No man hath afflicion enough, that is not matured and ripened by it, and made fit for God by that affliction. If a man carry treasure in bullion or in a wedge of gold, and have none coined into current moneys, his treasure will not defray him as he travels. Tribulation is treasure in the nature of it, but it is not current money in the use of it, except we get nearer and nearer our home, heaven, by it Another may be sick too, and sick to death, and this affliction may lie in his bowels, as gold in a mine, and be of no use to him; but this bell that tells me of his affliction, digs out, and applies that gold to me: if by this consideration of another's danger, I take mine own into contemplation, and so secure myself, by making my recourse to my God, who is our only security.
I speak with a feeling of great urgency I have seen what the days of tribulation can do to people. I have seen hunger stalk the streets of Europe. I have witnessed the appalling, emaciated shadows of human figures. I have seen women and children scavenge army garbage dumps for scraps of food. Those scenes and nameless faces cannot be erased from my memory.
I shall never forget the Saints of Hamburg who appeared on the verge of collapse from starvation, or their small children whom I invited to come to the stand as we emptied our pocket of edibles. Most had never seen these items before because of the wartime conditions. Nor can I forget the expectant and nursing mothers whose eyes watered with tears when we gave them each an orange. We saw the terrible physical and social side effects of hunger and malnutrition. One sister walked over a thousand miles with four small children, leaving her home in Poland. She lost all four to starvation and the freezing conditions. Yet she stood before us in her emaciated condition her clothing shredded, and her feet wrapped in burlap, and bore testimony of how blessed she was.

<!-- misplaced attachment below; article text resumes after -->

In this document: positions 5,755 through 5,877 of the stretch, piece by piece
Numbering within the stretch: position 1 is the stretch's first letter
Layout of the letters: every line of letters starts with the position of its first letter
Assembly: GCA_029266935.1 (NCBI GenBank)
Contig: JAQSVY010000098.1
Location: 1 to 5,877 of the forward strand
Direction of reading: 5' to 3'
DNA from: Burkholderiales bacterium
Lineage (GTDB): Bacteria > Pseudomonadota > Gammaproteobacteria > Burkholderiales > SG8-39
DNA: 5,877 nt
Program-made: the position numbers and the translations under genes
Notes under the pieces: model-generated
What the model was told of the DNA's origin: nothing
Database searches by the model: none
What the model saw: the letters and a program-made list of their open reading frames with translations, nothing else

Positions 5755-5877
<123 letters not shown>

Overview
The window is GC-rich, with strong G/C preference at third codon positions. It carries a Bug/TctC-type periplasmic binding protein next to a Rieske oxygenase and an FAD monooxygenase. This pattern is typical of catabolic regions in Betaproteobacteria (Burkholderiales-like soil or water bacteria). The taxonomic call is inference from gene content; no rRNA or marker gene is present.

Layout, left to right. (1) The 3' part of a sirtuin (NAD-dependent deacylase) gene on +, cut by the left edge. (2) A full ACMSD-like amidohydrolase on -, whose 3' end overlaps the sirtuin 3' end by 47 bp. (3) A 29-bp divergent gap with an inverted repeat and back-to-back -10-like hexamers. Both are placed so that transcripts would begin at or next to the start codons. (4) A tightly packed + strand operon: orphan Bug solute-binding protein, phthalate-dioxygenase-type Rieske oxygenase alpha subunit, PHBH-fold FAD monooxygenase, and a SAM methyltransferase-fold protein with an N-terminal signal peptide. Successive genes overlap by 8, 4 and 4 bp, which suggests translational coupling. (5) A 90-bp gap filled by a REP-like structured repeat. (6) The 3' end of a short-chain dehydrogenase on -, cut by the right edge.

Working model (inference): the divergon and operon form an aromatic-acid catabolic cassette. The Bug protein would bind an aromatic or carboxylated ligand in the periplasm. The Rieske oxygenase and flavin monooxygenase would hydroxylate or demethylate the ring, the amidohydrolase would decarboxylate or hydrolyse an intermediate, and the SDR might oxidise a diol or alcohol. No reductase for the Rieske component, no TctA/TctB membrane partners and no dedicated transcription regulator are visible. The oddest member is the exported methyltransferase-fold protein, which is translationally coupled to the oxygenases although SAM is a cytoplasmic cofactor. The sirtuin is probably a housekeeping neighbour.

I cannot forget the French Saints who, unable to obtain bread, used potato peelings for the emblems of the sacrament. Nor will I ever forget the faith of the Dutch Saints who accepted our suggestion to grow potatoes to alleviate their own starving conditions, and then sent a portion of their first harvest to the German people who had been their bitter enemies. The following year they sent them the entire harvest. The annals of Church history have seldom recorded a more Christlike act of love and compassion.
Too often we bask in our comfortable complacency and rationalize that the ravages of war, economic disaster, famine, and earthquake cannot happen here. Those who believe this are either not acquainted with the revelations of the Lord, or they do not believe them. Those who smugly think these calamities will not happen, that they somehow will be set aside because of the righteousness of the Saints, are deceived and will rue the day they harbored such a delusion.
The Lord has warned and forewarned us against a day of great tribulation and given us counsel, through His servants, on how we can be prepared for these difficult times. Have we heeded His counsel?
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